Music, Rituals, and Children Education

Music, Rituals, and Children Education

Minoo Jan

Musical traditions and rituals provide us with comfort and help us deal with hardships more easily.

In the words of Joseph Campbell, an American author and editor whose works on comparative mythology examined the universal functions of myth in various human cultures namely to give form to human life, not in the way of a mere surface arrangement, but in-depth. 

In our today’s life, societies have not educated younger generations with enough meaningful group activities or rituals by which they feel more connected to their community. Re-thinking rituals and re-visiting ancient musical traditions, educators can enhance children’s sense of community and belonging. Performative rituals have the power to bring people together and create tangible and substantial connections between individuals. Designing educational workshops based on different rituals is a big first step toward discovering new ways to take action and revisit the ancient culture traditions and find innovative ways to transpose them to contemporary scenarios.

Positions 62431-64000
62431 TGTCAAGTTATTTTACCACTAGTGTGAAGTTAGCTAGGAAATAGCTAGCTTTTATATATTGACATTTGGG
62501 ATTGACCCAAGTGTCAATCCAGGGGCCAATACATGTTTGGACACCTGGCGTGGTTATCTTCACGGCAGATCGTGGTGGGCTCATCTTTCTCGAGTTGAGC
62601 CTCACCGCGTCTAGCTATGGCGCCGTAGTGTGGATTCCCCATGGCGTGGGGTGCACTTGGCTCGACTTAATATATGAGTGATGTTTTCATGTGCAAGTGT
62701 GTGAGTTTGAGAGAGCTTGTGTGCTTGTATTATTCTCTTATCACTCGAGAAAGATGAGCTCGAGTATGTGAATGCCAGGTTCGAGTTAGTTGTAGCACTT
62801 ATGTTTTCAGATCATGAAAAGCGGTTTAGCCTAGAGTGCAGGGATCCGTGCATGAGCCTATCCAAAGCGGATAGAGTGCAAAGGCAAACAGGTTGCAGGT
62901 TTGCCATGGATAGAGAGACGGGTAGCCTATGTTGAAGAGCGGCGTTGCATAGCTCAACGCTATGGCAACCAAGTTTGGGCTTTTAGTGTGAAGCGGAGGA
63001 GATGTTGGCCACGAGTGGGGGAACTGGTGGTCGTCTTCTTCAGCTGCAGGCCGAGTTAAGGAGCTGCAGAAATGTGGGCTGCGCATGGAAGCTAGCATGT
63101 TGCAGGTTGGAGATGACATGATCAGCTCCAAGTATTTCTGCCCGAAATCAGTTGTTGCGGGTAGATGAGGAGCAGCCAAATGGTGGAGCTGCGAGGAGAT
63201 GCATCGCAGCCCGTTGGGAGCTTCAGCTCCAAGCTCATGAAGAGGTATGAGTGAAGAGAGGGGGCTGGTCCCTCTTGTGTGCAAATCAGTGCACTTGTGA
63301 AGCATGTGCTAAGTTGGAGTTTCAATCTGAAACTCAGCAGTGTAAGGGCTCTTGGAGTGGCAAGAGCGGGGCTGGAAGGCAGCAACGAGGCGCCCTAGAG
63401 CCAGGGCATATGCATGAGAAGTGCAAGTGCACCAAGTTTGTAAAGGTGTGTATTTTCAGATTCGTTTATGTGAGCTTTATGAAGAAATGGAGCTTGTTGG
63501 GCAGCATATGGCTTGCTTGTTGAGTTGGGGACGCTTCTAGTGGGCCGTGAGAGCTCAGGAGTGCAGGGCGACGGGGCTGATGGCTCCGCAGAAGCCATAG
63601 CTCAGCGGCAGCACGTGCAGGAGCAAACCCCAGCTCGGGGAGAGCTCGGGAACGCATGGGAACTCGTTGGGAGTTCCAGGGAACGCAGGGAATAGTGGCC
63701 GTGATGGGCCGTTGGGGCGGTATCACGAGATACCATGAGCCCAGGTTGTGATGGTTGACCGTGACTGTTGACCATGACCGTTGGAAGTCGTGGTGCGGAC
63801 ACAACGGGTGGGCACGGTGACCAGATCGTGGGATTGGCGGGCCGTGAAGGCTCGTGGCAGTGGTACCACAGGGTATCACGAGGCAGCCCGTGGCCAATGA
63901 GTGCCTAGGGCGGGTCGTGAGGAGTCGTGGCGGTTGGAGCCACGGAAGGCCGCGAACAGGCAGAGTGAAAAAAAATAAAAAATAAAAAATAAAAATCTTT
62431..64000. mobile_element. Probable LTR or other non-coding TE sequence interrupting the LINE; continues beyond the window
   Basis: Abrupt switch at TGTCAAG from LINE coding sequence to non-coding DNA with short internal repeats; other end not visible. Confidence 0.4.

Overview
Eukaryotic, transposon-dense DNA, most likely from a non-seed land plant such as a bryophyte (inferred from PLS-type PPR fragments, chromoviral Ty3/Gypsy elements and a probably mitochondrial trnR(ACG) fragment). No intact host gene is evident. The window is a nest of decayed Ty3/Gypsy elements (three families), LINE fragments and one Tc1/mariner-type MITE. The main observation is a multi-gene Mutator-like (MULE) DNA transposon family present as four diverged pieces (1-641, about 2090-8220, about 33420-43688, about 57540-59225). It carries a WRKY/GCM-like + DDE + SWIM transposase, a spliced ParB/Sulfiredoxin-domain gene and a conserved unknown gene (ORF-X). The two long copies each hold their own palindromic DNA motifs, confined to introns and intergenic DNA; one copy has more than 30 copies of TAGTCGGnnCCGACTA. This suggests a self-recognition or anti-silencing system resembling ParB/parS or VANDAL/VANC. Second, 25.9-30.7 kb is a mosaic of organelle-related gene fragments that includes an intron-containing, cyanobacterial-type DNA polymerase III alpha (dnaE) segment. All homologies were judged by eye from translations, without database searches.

For instance, rain-seeking rituals have been around in various cultures. Although rain-seeking rituals take on different forms in each part of the world, puppet making, chanting, and dancing remain the key parts of these rain prayers. As educators, we can integrate arts and indigenous ways of knowing through ancient rituals to inspire children of all ages and raising awareness about water scarcity/crisis. 

Bouke-varaneh tradition, practiced among the Kurdish community of Iran, Turkey, and Iraq. In Bouke-varaneh tradition, the community members create a doll with wooden spoon that associates with the goddess of fertility and rain. Bouke-varaneh in Kurdish means rain bride. Children carry te rain bride in the alleys of their village, while singing and chanting. In their singing they ask for rain, as they express their feelings about the difficulties of life. Then, all would go around taking plates and utensils from each house, cooking food, and eating together. They would return the plates, but not the wooden spoon with which they made the doll and only would return the spoon to its owner if it rained. 

Through these rituals, children learn to appreciate natural resources like water and understand the importance of taking a good care of their planet earth.